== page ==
The Wayne State EcoCAR 2 Team is fortunate to have the help and involvement of all the sponsors, at both the competition-level and team level. But for one situation we encountered, it took the expertise of General Motors to help the team isolate and solve the problem.
During the design process, WSU engineers found that the transition between electric and internal combustion drivetrains would be troublesome without some deep thought and ingenuity. The problem was that shifting from one drivetrain to the other needed to be controlled electronically, but the control for the E-85 engine’s transmission is mechanical, negating the option for electronic control as the system was configured.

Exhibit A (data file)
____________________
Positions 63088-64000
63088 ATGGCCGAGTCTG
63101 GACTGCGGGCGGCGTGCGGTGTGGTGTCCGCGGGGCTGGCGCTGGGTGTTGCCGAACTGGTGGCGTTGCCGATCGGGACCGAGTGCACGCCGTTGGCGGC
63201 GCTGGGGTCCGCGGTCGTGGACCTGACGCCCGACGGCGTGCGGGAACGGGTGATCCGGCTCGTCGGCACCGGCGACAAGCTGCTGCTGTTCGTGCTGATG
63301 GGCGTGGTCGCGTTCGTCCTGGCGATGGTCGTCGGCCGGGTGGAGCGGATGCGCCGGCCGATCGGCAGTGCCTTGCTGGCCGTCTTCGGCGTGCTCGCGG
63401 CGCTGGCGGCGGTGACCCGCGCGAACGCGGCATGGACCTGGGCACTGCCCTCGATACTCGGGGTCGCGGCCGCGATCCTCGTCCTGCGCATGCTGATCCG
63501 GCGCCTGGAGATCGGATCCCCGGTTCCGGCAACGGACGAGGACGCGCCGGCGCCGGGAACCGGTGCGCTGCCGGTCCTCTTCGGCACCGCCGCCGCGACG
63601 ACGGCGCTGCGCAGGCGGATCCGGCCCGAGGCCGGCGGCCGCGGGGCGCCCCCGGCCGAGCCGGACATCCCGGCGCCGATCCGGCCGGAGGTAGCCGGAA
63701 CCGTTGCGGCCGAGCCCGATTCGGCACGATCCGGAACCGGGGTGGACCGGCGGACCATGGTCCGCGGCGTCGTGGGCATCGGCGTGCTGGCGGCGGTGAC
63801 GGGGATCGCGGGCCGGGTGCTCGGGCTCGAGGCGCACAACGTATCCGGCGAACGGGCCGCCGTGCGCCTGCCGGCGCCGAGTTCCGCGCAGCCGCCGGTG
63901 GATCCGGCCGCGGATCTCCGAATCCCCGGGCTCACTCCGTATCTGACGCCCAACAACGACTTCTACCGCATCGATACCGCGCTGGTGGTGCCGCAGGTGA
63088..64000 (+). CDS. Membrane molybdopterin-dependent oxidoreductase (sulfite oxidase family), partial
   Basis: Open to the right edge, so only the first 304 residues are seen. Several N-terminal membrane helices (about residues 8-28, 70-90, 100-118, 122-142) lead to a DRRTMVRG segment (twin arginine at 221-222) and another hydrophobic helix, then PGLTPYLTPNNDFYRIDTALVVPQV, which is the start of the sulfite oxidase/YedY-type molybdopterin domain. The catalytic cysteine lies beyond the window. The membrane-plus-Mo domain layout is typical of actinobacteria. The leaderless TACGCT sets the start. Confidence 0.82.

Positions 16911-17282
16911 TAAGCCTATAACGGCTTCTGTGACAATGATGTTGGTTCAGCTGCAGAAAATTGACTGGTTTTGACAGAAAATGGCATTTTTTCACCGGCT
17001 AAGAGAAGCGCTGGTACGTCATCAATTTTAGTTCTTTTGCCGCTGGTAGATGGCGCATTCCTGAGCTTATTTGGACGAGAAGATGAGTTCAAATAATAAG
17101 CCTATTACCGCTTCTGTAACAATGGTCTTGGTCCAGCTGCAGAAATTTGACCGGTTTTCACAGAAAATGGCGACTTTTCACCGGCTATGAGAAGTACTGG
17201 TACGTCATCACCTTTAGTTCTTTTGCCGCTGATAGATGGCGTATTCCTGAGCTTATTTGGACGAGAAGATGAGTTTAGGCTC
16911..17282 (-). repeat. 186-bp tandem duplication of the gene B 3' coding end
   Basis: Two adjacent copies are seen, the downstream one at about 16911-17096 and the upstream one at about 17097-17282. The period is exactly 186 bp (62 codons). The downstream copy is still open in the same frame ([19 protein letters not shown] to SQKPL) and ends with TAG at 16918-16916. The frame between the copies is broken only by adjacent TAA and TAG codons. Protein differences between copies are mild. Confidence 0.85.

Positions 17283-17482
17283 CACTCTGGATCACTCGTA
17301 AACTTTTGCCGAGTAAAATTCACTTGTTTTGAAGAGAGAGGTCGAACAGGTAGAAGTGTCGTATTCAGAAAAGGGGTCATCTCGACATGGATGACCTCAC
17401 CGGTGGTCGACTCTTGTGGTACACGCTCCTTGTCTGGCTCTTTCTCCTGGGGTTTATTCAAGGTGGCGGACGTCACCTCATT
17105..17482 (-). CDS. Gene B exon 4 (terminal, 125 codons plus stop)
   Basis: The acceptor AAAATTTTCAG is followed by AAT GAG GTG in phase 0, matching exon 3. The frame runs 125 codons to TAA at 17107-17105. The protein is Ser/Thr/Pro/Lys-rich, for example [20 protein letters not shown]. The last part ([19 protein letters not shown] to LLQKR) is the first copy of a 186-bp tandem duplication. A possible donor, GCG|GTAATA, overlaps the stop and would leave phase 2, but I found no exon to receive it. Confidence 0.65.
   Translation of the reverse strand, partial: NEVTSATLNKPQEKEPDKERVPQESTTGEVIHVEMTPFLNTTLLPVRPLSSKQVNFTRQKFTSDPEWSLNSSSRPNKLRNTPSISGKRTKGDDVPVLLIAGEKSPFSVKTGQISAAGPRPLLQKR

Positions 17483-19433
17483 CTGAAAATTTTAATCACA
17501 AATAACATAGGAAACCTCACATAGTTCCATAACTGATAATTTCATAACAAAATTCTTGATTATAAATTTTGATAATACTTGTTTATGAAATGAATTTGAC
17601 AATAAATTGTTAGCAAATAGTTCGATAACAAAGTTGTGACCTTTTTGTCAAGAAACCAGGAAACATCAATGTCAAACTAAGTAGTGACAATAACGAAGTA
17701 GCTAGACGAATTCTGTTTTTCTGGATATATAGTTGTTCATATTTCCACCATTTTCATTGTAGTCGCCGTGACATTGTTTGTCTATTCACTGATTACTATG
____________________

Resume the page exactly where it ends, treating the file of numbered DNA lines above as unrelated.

The team contacted their GM Mentor, Chris Trush, for advice. Chris listened carefully to the questions of the team, and took the problem to his colleagues at General Motors. After much discussion and consultation, an answer was found. The system would employ the WSU electronic control unit (ECU) to act as a gateway between the transmission shift lever sensor and the transmission control unit in order to control the transmission range state and command neutral when the vehicle is transitioning to or from all electric drive operation.
The significance of this problem and solution was important not only to the WSU team, but to the other EcoCAR 2 teams using the Parallel-Through-The-Road design. General Motors was able to put together a presentation to distribute to all the team addressing this obstacle, and overcome a road block that affected all of them.
With this issue resolved, WSU and the other teams can move forward on their quest to produce the best hybrid design in the competition.